Controversy forces CBN to amend new forex policy

June 20, 2016

By Emeka Anaeto, Economy Editor
agos — A major  controversy has hit the new foreign exchange policy announced by the Central Bank of Nigeria, CBN, last week, a development which may have forced the apex bank to amend the policy, even before take-off.

The flexible exchange policy is taking off today.

Emefiele CBN Governor

The controversial aspect was the Foreign Exchange Principal Dealers, FXPD, arrangement under which the apex bank said it would trade forex principally with about eight to 10 banks which it would register as principal dealers or FXPDs, who in turn would deal with other banks and traders.

Vanguard learned that about 13 banks shut out of the initial FXPD class have pressured the apex bank to either jettison the FXPD arrangement or accommodate more or all banks, a request the apex bank was said to have accepted as a compromise, thereby, jettisoning its initial criteria for admitting banks into the FXPD class.

Consequently, the apex bank, Vanguard learned, had reversed itself by weekend, issuing FXPD license to 15 banks instead of maximum 10.

According to the CBN’s initial stipulations the FXPDs must meet two or three of the following criteria: Liquidity ratio of 40 per cent or more;   shareholders’ funds (unimpaired by losses) of at least N200 billion; and foreign currency assets of N400 billion or more.

A source in the apex bank told Vanguard that following protests by some non-FXPD banks, the apex bank had to open the class to all banks, asking them to apply.

Moreover, the CBN had to soften the considerations in what it called “internal criteria” so as to enable more banks qualify and be admitted into the FXPD class.

There were also indications that more banks would come into the class as they qualify though CBN did not make the new criteria public. About eight banks are currently outside the FXPD class.

According to banks’ reports filed with the CBN for full year 2015 and first quarter 2016 as well as other banking industry analysts’ reports, only about seven or less banks qualified under the criteria earlier given by the apex bank.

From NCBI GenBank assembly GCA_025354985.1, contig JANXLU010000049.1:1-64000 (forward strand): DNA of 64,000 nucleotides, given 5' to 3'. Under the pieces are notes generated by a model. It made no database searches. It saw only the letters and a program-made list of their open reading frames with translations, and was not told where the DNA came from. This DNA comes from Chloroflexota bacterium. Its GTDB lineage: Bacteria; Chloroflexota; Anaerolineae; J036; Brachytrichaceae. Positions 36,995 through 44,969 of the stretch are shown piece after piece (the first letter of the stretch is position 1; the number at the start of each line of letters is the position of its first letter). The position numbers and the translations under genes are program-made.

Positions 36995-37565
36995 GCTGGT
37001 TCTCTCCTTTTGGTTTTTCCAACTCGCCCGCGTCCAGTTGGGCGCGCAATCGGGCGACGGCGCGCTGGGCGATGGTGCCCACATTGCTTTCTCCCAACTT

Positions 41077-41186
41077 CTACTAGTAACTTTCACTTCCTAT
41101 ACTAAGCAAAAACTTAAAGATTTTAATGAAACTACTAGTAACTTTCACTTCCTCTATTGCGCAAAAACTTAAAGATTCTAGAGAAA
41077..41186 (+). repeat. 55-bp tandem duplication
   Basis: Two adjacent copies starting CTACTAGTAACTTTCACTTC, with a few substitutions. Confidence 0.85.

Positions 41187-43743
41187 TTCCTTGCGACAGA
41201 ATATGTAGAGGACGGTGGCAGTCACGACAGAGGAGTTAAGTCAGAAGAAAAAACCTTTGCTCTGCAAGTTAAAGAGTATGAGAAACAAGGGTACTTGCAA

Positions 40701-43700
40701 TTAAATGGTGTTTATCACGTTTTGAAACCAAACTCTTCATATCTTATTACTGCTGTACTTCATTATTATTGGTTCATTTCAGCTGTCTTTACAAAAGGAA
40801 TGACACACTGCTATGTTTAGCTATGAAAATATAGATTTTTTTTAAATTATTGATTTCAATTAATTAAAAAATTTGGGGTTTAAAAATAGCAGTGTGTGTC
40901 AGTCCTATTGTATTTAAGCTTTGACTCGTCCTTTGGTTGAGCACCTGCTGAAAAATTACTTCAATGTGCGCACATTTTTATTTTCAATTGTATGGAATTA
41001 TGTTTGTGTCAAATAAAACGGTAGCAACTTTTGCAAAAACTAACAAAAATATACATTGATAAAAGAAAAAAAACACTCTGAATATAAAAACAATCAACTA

One of the banks that couldn’t meet the previous criteria told Vanguard that though there was wisdom in the CBN’s FXPD initiative, it was coming with unintended consequencies regardingtheir competitiveness.

According to them the business analysis of the FXPD arrangement indicated that it would go beyond foreign exchange businesses to impact other business segments where the FXPD banks would dominate the market, thereby creating an uneven playing field.

Another official of a non-FXPD bank told Vanguard  that “the FXPD arrangement has reduced the rest of us to a glorified bureau de change.”

Given the industry view of the initial FXPD arrangement, analysts at Afrinvest West Africa, a Lagos based financial institution, said:   “We believe CBN’s decision to introduce FXPD will have further impact on the competition dynamics of the banking industry with Tier1 banks, which overwhelmingly dominate the list of banks qualified for FXPD gaining more competitive advantage.

“The CBN is the single largest supplier of forex in Nigeria. By providing FXPDs exclusive access to deal with the CBN for large volume transactions (with no capped spread on resale on FX sold to other authorized dealers and other retail clients), corporate clients with huge demand for forex could shift deposits to designated FXPDs, further widening the cost of funding gap between Tier1 and Tier2 banks.

“This will inevitably filter into bottomline performance which will further segregate the profitability of FXPDs and other banks.

“Yet, we believe the decision of the CBN is justified, given the need for FXPDs to have sufficient liquidity, capital base and assets to independently source for FX.”

When contacted, spokesman for CBN, Mr. Isaac Okoroafor, declined comments.

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